This interview is with Prof. Yasue Kobayashi from the Maternity nursing/midwifery course in the Faculty of Medicine. Prof. Kobayashi lectured onJuly 19th, 2013 in the course titled “Career Development for Science Major Women.”
The title of the lecture was “Support the birth of life” and the main topics were delivering and raising children and protecting one’s body and that of one’s partner. She demonstrated how a baby is delivered moving through the pelvis using a baby doll.
A baby turns around to come out smoothly!
A newborn-baby robot was used to teach how to hold a baby.
This way, both hands are full and you cannot do anything else!
This is correct↓ This way it’s more stable using both lower and upper arms of only one arm!
You have to cuddle the baby, give milk and change diapers in a timely manner because otherwise the baby robot will cry. Students hustled but eventually could take care of the baby (lol)
Organization: the Maternity nursing/midwifery course in the Interdisciplinary Graduate School of Medicine and Engineering, the University of Yamanashi
Work history summary： Graduated from the Department of Nursing in the Faculty of Nursing, St. Luke’sCollege ofNursing in 1987. Worked at a hospital for seven years as a midwife. Worked as an assistant teacher and a lecturer at a college of nursing. Currently a professor of theUniversity ofYamanashi.
● It was a lot of fun that we had the “baby robot” in the class today (lol). I assume that it was a very good experience for the students.
I agree. Actually, I didn’t bring the “baby” last year to the same class but one of the male students told me that he had been wanting to try. So I came with the baby this year. I’m glad that the baby was very popular(^^)
Usually I take the baby robot to a child care class for new fathers and mothers.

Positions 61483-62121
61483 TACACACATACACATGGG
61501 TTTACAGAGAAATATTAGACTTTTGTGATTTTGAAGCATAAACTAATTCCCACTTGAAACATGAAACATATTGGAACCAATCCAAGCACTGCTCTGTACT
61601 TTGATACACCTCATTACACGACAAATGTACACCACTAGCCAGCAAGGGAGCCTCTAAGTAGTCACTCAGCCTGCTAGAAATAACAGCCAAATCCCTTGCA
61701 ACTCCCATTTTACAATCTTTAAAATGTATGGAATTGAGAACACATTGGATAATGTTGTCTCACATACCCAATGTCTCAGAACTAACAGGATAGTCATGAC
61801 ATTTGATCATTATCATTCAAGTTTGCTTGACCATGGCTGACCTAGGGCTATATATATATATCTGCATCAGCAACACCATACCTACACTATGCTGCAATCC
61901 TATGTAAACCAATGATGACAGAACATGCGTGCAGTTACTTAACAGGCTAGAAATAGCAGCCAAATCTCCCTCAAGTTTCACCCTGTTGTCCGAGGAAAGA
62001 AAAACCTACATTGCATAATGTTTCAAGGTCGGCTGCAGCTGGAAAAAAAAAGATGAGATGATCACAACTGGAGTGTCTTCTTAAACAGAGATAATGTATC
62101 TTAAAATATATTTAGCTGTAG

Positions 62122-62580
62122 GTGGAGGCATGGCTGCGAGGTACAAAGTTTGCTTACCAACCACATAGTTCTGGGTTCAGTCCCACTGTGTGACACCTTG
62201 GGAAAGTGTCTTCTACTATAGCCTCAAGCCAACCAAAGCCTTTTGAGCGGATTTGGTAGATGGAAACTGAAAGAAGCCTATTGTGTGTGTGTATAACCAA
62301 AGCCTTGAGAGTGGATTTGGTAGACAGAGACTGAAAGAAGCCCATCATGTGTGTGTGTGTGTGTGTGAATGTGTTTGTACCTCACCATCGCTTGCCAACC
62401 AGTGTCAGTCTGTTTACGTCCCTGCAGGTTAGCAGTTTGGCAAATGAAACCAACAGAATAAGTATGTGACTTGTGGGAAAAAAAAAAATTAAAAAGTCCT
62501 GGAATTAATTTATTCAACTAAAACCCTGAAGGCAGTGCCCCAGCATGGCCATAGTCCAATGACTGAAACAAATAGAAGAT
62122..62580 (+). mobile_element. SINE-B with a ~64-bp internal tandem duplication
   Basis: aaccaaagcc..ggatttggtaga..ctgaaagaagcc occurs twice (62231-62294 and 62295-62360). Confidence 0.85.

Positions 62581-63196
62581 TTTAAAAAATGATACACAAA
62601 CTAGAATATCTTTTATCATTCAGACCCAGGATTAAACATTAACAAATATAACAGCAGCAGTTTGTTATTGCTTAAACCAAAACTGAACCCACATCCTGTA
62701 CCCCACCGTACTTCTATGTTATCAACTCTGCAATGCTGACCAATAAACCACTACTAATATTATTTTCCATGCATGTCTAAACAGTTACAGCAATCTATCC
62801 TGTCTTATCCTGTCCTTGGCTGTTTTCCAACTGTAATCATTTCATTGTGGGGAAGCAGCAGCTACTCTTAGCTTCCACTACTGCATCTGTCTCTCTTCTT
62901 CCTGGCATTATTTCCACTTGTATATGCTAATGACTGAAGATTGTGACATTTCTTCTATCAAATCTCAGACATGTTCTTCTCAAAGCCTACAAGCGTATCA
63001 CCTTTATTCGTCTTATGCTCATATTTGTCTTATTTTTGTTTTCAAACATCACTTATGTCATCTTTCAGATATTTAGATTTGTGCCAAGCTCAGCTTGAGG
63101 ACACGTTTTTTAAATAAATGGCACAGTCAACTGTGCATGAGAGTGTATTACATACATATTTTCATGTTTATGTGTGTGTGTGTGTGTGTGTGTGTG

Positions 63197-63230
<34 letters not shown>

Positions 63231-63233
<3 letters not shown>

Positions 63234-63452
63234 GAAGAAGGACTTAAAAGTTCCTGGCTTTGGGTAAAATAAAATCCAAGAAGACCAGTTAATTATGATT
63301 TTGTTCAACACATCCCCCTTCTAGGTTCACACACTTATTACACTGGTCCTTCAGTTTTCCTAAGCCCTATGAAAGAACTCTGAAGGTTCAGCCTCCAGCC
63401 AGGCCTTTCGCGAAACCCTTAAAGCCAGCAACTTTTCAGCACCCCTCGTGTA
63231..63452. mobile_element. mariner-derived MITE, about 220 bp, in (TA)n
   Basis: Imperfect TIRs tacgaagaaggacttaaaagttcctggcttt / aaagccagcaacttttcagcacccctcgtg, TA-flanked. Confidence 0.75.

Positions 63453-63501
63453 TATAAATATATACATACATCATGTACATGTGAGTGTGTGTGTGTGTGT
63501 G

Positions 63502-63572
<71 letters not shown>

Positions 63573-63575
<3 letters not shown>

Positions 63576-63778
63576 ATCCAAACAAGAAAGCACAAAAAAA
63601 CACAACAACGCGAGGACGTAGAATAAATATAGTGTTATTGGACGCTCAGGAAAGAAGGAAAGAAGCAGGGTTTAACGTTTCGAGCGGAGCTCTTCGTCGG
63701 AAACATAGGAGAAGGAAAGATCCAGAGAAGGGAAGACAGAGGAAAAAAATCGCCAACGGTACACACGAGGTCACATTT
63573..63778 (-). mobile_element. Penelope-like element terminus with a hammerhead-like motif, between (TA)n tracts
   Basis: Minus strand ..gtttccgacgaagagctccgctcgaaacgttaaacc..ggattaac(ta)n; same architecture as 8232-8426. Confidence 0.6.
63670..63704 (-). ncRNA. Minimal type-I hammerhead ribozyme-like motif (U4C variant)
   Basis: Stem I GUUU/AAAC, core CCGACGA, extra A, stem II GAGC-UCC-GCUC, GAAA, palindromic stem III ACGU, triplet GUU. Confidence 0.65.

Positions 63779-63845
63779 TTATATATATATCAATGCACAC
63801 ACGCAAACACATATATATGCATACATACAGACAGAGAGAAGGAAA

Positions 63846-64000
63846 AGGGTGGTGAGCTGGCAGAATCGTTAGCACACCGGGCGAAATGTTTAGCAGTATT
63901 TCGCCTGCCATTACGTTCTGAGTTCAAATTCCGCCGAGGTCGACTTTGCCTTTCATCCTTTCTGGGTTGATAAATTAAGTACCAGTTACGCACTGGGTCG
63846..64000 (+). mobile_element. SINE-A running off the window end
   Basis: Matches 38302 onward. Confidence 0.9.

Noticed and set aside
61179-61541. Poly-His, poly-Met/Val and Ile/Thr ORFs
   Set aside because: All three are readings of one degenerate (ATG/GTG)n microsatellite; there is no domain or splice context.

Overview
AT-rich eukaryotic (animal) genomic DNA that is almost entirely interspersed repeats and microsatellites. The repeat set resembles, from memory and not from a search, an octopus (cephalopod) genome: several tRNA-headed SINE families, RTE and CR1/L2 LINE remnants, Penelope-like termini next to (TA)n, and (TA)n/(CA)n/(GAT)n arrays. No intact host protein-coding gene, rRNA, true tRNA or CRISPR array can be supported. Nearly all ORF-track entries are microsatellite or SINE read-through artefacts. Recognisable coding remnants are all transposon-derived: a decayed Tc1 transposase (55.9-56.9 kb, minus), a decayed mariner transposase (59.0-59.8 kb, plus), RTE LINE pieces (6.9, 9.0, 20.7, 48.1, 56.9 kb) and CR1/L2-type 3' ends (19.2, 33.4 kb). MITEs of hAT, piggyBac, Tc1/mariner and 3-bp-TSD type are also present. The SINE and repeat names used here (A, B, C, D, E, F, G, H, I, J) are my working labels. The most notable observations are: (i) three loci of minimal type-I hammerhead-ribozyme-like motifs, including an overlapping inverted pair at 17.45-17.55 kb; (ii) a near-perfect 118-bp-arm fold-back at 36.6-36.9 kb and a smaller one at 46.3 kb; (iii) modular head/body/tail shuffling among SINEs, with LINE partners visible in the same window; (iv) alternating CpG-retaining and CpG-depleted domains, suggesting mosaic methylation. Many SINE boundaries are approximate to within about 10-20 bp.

I’m not sure what kind of health education and sex education are given at schools nowadays but I want everybody to know the basics about having a child.
● I heard that you decided to become a nurse because of the blood drawing experience you had when you were a child. You got a needle pierced many times into your arm (lol)
That’s right. When I was in elementary school, I got injured and they needed to draw my blood for a test. I was only a child and simply hated needle, moreover, they stuck a needle into my arm many times (tears) That made me frustrated and swear that I would become a better-skilled nurse who can finish drawing blood with only one try, even from a child! (lol) That was the first time I ever seriously thought about what I wanted to become in the future.
Actually this story continues. I didn’t know until I actually became a nurse that my arm blood vessels are very difficult to draw from! Now I finally understand the situation from the opposite side, why they had to try many times. It must have been quite difficult for the nurse at that time to draw blood from my child-size arm with a difficult vessel running pattern (lol)
● The nurse must have been feeling sad being stared at by a girl who had a difficult arm to draw blood from (lol) But it’s interesting that it was a start for the girl to become a brilliant nurse! By the way, why did you become a “midwife” from a “nurse”?
Well, I actually never aimed for becoming a midwife.
● No kidding (lol) An “expert midwife” like you should have a strong sense of mission or purpose. （←though it’s my selfish preoccupation.）
I wasn’t thinking of becoming a midwife at all. It’s just that things automatically happened that way. At the time of promotion from junior year to senior year of the nursing department, a teacher asked me if I wanted to choose the midwife curriculum. I wasn’t going to at the beginning but the teacher recommended me to apply anyway and I did so without taking it seriously. So I became a midwife automatically when I finished the curriculum. I would not have been doing this if the teacher had not talked me into it.
● Wow, I didn’t expect such a story at all! But I assume that you fit the role♪
In the next edition, let’s ask how she became a university professor from a midwife. Stay tuned!